What’s it like being a woman on her journey through perimenopause? Well, you forget a lot of things, you lose sleep, you sweat a lot, you put on weight and you cry and get angry all in the same five minute period. All joking aside, for every woman going through this inevitable event, the journey is different. For some women, it’s a piece of cake (wait there’s cake)? For others it’s literally living through a horror movie on a continuous loop. So I thought I would share my journey through this and some of my solutions to the side effects I have had.
I feel pretty lucky that my side effects are not severe. Yes, I have hot flashes, night sweats, brain fog, and depression. But I don’t have these so severe that it paralyzes me. I know that there are women who get severe symptoms and my heart goes out to those who suffer. I do know that there are a lot of “solutions” and it takes a lot of research, trial, and patience (of which most of us going through this have none) to find what will work best for each individual situation.
My first signs (like most) was my irregular period. I’d have one for 3 – 5 weeks, then none for 2 months. This was annoying, but luckily it wasn’t anything to be concerned with. Then I started having brain fog. I started to get really worried. I am young (ok, I’m 50 now, but started over a year ago). It was the simplest things, words for things, or just remembering. I blamed my high stress level from a job I was disenchanted with, but I was scared. So I started to research. And yes brain fog is a symptom of peri-menopause. And mostly it dissipates when you are through it. But I also wanted to get a remedy. I am a teacher, and when I am teaching and all of a sudden can’t find a word or forget what or how I was teaching, that’s a problem. So I learned that Omega 3s can help with this along with getting a good night’s sleep, eating a nutritious diet and exercising regularly. Ok…I got the diet and exercise down, I can increase the omega 3’s in my diet, but wtf…sleep. I have struggled with sleep since my son was a preteen.
But, I am not a quitter, so I researched ways to help me sleep. I started with turning off the electronics at least 30 minutes before I go to bed. I get ready – wash my face, put moisturiser on all my skin (another side effect), and then I read. Reading has always allowed me to turn my brain off of the day’s activities or to-do list and lose myself in a story. I also take 500 mg of magnesium. This helps with my restless leg syndrome (have had for many years) and helps with sleep. I also have a handy pair of ear plugs, because I sleep with snorlox (sorry honey).
My next symptom was night sweats and hot flashes. The hot flashes were never really bad. I didn’t break into a sweat or feel like I was on fire, and they didn’t last too long. The night sweats, however were pretty bad. They didn’t happen a lot, but when they did, it was a drench fest. I felt as though someone poured water on me. My hair would literally be dripping. This of course is not fun in the middle of the night. I tried to minimize it by keeping the bedroom cool, wearing cotton, cool pajamas, and not covering up with a big blanket (or any at all). That didn’t work. So I did what I do best…I researched it. I read a lot about black cohosh. I read a lot about HRT, bioidenticals, CBD oils, and all the natural remedies out there. Between my research and some testimonials, I tried Estroven: Sleep Cool. The first time I tried it, I had a terrible bout of night sweats. I said, “never again.” But I guess my brain fog got in the way, because I used it again. And I noticed that I slept better, no sweats. I continued using it and found that my hot flashes were fewer and my sleeping improved. So, I am a fan and am currently continuing using this product, because for me it works.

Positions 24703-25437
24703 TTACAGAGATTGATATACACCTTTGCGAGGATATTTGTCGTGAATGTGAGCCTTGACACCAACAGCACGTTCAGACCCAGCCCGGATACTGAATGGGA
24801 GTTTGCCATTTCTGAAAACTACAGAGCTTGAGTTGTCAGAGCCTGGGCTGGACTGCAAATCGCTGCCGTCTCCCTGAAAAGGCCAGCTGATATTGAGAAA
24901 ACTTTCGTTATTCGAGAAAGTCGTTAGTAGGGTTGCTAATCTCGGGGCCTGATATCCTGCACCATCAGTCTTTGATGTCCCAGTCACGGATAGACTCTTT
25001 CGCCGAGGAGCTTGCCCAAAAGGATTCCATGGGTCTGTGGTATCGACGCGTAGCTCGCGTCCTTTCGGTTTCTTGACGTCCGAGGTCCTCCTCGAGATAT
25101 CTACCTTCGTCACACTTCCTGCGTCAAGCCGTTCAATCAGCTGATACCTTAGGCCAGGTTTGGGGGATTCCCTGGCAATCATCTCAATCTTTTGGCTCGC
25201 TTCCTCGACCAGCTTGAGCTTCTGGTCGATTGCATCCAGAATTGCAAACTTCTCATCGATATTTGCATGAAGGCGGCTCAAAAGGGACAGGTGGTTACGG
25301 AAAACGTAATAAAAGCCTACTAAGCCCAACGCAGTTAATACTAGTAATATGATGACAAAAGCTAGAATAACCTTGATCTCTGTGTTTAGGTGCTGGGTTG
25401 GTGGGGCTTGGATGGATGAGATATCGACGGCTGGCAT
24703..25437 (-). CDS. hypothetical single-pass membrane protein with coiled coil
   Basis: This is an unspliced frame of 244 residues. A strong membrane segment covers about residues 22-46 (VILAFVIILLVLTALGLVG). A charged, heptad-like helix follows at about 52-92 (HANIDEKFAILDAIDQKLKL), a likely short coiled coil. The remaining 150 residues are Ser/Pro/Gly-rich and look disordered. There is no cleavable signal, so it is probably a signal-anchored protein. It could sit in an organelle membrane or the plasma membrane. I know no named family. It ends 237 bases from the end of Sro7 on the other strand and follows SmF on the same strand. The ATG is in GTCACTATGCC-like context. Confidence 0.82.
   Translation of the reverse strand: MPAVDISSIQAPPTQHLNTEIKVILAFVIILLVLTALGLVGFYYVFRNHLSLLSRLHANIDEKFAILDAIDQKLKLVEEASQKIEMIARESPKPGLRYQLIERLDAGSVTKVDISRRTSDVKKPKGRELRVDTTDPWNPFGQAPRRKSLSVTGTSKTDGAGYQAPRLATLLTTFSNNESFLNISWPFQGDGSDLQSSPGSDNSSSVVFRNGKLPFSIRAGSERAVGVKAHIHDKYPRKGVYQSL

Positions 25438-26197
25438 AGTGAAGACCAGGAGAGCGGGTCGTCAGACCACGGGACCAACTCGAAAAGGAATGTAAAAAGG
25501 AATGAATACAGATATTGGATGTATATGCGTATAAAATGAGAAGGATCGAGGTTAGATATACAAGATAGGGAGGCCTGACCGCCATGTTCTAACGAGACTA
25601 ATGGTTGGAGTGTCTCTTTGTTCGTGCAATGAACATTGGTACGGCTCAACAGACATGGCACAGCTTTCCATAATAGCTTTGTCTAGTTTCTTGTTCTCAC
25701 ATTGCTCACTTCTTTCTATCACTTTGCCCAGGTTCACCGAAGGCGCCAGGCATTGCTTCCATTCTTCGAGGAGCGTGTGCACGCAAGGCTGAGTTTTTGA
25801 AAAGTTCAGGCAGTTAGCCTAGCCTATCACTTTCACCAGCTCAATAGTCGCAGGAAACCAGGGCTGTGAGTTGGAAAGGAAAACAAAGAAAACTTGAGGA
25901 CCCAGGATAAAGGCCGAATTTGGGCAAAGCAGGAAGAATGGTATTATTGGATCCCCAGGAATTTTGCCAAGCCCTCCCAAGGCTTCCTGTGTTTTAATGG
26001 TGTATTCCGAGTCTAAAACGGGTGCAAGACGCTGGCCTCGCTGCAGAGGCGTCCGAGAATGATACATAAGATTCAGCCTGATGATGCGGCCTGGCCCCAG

My last side effect is depression. I talked a lot about it here: https://fitscholarvickie.com/2018/06/25/the-blues/ . So I won’t go into a lot of the details. I attempted to use some prescribed antidepressants, but they didn’t work for me, or I didn’t have the patience to see if they would work. Partially I really don’t want to put pharmaceuticals in my body, if I can avoid it. I am a firm believer in nutrition to heal, so I turned to that. I am concentrating on an anti inflammatory diet. This includes foods rich in omega 3s, phytonutrients, and antioxidants. I am avoiding inflammatory foods like sugars, simple carbs, and gluten (especially white flour). I am also incorporating my morning ritual of meditation, writing in a gratitude journal, saying positive self affirmations and of course getting my exercise. It’s not a quick fix, but I can say I am starting to feel better. I am starting to feel like myself again. I am making goals, and taking the steps to get them achieved.
As I waltz through this journey, I will post about it. It might not be your time for the journey, or maybe you won’t go through it at all (if you are a male reading this). My reason is to just tell my story. It might be something that you find helpful or entertaining. For me it’s about embracing this journey for what it is. It’s a part of me. It’s a part of my life. I can either complain about it, or figure out how to manage it and (God willing) find the joy in it.
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